Examples: Scorpions, cobras, eagles, death adders, asps, black widow spiders, chemical factories.
Prey Prevention: Having lethal venom in glands in your body is sort of like being perpetually drunk, and drunks tend to swagger, brag, and be violent. This characterization of drunks is pretty fitting for venomous creatures as well. They don't have any real agenda, they're just out to have fun and cause trouble. The anathema of their rabble-rousing lifestyle is boredom so to ward off their attacks just make attacking you a proposition sure to be extremely tedious. Wrap yourself in dozens of rolls of duct tape or complexly knotted coils of rope. Leave obscure riddles that provide clues to your location in case you are being tracked. Venomous creatures will find maybe two of these mindbenders and get sick of trying to catch you. When you set up camp for the night climb to the top of a tree and leave a grease coated ladder behind as the only means to ascend to the top. Do anything to frustrate or otherwise draw out the pursuit of venomous creatures, they just can't stand that shit.
Examples: Deep sea squids, octopi, Canadians, hammerhead sharks, eagles, giant deep sea squids, colossal deep sea squids, unbelievably huge deep sea squids.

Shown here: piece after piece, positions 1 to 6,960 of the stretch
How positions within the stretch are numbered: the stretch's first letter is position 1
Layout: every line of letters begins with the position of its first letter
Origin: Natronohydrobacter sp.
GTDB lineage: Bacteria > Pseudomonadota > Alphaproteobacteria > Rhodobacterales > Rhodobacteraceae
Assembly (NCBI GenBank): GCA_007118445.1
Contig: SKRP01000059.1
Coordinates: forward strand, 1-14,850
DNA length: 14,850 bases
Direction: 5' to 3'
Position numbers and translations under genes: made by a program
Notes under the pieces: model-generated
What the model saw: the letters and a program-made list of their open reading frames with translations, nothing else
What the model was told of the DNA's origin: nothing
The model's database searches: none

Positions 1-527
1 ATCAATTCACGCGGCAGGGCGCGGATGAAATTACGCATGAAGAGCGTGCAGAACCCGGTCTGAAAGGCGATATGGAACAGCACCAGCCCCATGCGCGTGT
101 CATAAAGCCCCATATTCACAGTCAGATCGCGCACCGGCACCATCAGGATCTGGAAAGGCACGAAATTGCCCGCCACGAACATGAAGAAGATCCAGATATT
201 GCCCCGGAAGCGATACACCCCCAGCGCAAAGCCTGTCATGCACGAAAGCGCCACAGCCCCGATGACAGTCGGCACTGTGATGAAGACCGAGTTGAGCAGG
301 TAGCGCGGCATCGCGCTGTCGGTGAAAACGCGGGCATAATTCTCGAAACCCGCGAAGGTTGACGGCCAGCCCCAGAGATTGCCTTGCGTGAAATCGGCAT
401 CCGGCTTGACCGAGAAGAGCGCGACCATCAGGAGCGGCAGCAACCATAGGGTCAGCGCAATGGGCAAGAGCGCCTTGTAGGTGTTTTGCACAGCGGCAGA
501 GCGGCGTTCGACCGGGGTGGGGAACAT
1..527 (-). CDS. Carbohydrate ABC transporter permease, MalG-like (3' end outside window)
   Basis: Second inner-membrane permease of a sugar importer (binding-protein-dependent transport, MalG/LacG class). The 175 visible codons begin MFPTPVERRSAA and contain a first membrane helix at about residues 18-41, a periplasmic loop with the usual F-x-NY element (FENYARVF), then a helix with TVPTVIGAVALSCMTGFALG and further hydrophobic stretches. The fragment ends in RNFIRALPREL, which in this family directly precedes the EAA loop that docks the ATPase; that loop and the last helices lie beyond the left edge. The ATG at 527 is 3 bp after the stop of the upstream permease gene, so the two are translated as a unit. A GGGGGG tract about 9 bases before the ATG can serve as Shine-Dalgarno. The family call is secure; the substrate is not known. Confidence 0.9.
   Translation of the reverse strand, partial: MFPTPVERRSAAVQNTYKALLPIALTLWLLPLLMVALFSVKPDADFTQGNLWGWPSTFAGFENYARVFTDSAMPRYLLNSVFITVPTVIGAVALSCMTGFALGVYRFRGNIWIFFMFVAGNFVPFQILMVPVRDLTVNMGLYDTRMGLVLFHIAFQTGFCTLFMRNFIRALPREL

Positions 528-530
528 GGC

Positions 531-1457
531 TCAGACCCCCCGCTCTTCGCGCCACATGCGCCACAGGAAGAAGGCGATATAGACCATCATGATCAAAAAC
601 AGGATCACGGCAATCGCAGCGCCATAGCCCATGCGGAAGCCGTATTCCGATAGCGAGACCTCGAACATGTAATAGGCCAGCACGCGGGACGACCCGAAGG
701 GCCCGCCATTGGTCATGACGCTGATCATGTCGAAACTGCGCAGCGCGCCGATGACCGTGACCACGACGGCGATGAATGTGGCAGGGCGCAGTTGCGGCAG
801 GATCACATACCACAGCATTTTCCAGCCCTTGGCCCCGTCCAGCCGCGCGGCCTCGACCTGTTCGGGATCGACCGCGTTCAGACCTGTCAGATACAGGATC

Prey Prevention: Nothing ruins a peaceful camping trip in the forest quite like a colossal deep sea squid emerging from a nearby oceanic trench and crushing your entire campsite into its clacking wheelbarrow-sized beak. They're just a total downer, much like their other water breathing brethren. The only way you can discourage aquatic predators is to make them think that you're one of them. Construct a massive fake squid shell using a large vehicle as the base. I suggest using hoops of lightweight wood bound together and then covered with a shell of papier-mâché that has been painted bright red. Then cover this layer of paint with organic or electronic photophores that simulate the complex color changing ability of squid. Link all of this to a complex computer-controlled system so that if you are approached by a squid you can convince it not to attempt to mate with you.
Following America's defeat in World War 3, allied forces uncovered a number of experimental weapon prototypes in the hotel-compound of Trump's loyalist Space Force army. Had the war continued just a few more months, these secret weapons would have changed the course of the war.
Extremely proud over here! The bosses took notice and I have been promoted to 20 cages!!
Are there arrows in Tomb Raider? "No. Absolutely not."